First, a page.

Materials and methods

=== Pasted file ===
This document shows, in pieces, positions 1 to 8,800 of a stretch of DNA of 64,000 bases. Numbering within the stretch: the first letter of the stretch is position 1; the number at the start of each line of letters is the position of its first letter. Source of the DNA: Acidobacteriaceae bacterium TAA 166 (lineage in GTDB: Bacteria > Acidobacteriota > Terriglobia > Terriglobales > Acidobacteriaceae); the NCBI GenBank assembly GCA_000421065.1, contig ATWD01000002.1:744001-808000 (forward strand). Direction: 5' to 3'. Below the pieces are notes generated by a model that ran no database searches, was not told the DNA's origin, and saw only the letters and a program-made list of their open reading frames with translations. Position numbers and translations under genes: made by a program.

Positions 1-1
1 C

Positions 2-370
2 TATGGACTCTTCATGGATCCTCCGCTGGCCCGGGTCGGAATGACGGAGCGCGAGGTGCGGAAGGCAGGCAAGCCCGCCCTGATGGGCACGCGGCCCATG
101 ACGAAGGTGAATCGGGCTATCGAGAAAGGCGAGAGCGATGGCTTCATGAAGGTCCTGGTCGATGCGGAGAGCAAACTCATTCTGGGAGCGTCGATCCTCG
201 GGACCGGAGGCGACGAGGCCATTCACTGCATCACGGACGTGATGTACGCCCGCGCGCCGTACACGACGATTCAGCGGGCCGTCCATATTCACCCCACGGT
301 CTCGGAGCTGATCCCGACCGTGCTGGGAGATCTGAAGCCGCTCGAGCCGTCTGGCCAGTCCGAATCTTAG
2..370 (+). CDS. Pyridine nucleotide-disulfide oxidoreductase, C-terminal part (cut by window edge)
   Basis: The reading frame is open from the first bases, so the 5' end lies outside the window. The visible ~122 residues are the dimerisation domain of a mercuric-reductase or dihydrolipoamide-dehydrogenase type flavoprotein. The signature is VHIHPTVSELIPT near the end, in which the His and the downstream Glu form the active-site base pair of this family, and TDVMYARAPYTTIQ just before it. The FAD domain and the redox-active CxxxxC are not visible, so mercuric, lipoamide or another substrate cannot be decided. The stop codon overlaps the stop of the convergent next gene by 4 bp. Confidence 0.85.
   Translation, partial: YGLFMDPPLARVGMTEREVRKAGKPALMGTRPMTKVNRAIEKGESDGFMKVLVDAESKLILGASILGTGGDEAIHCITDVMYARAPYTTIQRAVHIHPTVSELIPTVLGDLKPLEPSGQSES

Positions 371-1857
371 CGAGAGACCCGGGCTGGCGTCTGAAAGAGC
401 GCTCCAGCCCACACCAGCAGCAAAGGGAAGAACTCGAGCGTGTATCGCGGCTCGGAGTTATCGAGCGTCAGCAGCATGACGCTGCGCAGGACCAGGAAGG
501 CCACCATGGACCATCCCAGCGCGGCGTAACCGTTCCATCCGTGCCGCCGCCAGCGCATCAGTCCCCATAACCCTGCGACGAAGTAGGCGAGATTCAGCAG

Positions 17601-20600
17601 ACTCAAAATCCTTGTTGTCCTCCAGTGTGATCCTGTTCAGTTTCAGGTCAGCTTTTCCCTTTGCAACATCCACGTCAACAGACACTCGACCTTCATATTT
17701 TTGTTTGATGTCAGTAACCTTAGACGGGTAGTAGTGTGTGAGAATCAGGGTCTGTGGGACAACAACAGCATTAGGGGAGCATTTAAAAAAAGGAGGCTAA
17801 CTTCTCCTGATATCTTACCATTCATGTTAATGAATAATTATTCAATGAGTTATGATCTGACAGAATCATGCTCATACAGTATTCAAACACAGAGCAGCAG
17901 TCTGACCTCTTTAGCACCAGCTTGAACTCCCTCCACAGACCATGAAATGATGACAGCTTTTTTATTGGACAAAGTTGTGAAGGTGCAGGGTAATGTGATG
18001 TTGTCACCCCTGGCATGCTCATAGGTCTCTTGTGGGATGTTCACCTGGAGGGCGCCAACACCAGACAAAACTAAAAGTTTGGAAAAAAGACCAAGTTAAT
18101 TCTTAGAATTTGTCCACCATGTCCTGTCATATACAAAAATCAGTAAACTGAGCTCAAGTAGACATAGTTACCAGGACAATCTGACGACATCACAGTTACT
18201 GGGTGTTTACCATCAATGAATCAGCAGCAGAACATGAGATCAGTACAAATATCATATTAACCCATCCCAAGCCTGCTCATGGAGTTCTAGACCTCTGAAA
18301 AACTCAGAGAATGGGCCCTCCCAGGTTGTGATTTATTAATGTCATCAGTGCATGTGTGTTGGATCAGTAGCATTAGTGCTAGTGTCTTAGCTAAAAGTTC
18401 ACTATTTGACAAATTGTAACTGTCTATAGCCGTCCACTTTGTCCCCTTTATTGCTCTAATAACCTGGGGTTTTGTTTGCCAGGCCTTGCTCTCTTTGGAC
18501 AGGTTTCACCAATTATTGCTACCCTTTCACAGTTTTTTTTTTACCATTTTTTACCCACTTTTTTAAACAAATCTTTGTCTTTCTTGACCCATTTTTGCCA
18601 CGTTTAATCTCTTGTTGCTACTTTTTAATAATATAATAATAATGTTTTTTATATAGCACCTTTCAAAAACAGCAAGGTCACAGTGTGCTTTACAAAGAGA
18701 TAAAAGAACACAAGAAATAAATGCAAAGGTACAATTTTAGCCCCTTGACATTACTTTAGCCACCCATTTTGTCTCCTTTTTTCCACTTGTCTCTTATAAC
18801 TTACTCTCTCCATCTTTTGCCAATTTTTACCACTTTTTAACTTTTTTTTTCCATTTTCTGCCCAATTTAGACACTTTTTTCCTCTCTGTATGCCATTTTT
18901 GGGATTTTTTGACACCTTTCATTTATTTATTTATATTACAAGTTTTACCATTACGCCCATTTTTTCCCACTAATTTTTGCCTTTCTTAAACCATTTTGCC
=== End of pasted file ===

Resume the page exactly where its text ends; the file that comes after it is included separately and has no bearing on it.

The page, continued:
A retrospective analysis of our patient records identified patients with intracranial aneurysms who were treated by the combined utilization of the Cat5 and the Surpass flow diverter. Aneurysm size and morphology, patient characteristics, procedure-related morbidity/mortality, location of the catheter tip, and outcomes at follow-up were retrospectively evaluated from patient records. Written informed consent was obtained from all patients and the Institutional Review Board (IRB) approved the study. One tablet (75 mg) of clopidogrel and 300 mg aspirin were administered to all patients except one, who was treated emergently, 5 to 10 days before the endovascular procedure. On the day of the procedure, point-of-care platelet function testing was performed before the procedure in these patients and the treatment was performed if PRU (P2Y12 reaction unit) levels were below 200. Dual antiplatelet therapy was discontinued after the 6-month DSA follow-up and patients were maintained on a life-long aspirin regimen. All procedures were performed via a standard transfemoral approach under general anesthesia. Patients were heparinized with an intravenous bolus of 100 U heparin/kg and activated clotting time was maintained at 2 to 2.5 times the baseline value. A 6-Fr guiding sheath and a Cat5 were used coaxially and the target artery was catheterized. Cat 5 with a 132 cm length was not available in our country and therefore, only Cat 5 with a length of 115 cm was utilized in all cases in this series. Six-Fr 80 cm-long sheaths (Neuron 88, Penumbra, Alameda, CA) were used for all of the procedures except in a procedure performed through a left vertebral approach (a 6F, 65 cm by Destination, Terumo, Tokyo, Japan was used) and in two other procedures in which 6F, 90 cm sheaths were used to provide more support against the tortuous arch. In one of the latter cases, the 6F sheath had to be placed within a shorter, 70 cm 8F sheath (Flexor, Cook Medical, Bloomington, IN) due to tortuosity. The Cat5 was then advanced over a 2.7 to 3.3F microcatheter with the help of a microguidewire and the aneurysm was bypassed with it. These microcatheters included Neuroslider 27 (Acandis, Pforzheim, Germany), Neuroslider 21 (Acandis, Pforzheim, Germany), Renegade Hi-Flo (Boston Scientific Corporation, Natick, MA), Vasco 21 (Balt, Montmorency, France), Vasco 25 (Balt, Montmorency, France), Vasco 28 (Balt, Montmorency, France), and Excelsior XT 27 (Stryker Neurovascular, Fremont, CA). Once the tip of the Cat5 was at the desired location intracranially, the microcatheter and microguidewire were removed. The Surpass delivery system was directly navigated within the Cat5 across the neck of the aneurysm. The catheter was pulled back proximally and the flow diverter was deployed with a gentle forward push on the inner delivery catheter (online supplementary figure 1). During deployment, we tried to obtain wall apposition by unsheating the device while applying gentle steady forward pressure on the delivery catheter. Since the delivery system moves quite easily over the 0.014 inch microguidewire and there is no distally moving ‘delivery wire’ – a property unique to Surpass – this can be done confidently. In case of severe arterial tortuosity, we advanced the inner catheter so that the tip of the flow diverter was just at the tip of the outer catheter. We then pulled the Cat 5 slightly to uncover the tip of the delivery catheter and started to deploy the device. Once the device contacted the arterial wall circumferentially, we pulled Cat5 further back and completed the deployment. This was done to minimize the friction between the innermost catheter and the delivery catheter. After device deployment, if there was any suspicion about the wall apposition in the middle or proximal segments of the flow diverter, we re-accessed the flow diverter over the coaxial system, first with the outer catheter and then Cat5. This was performed to enhance wall apposition and to preclude the need for a wire exchange procedure in case we also decided to perform angioplasty within the device (which was eventually performed in one-third of the cases). If there was only distal malapposition at the distal tip of the device so that the flow diverter remains unapposed in the innermost aspect of an arterial curve, we directly proceeded with stenting to eliminate the risk of fishmouthing by ‘pinning’ the distal end with the stent. Again, this was performed through the delivery system that is already in place and an exchange maneuver was not needed. Since we believe that wall apposition is one of the most critical factors in minimizing the thromboembolic complications and maximizing the efficiency of flow diversion, we are not reluctant in taking additional steps to improve apposition, which we thoroughly check at the end of the procedure with a flat panel CT with and without intraarterial injection of the diluted contrast medium. Following the implantation of the Surpass device, angiograms were obtained to assess the flow stagnation within the aneurysms and to check the ipsilateral intracranial circulation. Adjunct devices such as intracranial balloons or stents or coils were utilized through Cat5 or the aneurysm was coiled through a jailed microcatheter via a second access catheter as deemed necessary by the operator. All patients were called back for clinical and imaging follow-up with CT angiography (CTA) or magnetic resonance angiography (MRA) 6 to 12 weeks after the procedure, for a cerebral DSA evaluation 6 months after the procedure and for noninvasive angiographic imaging 1 year after the procedure.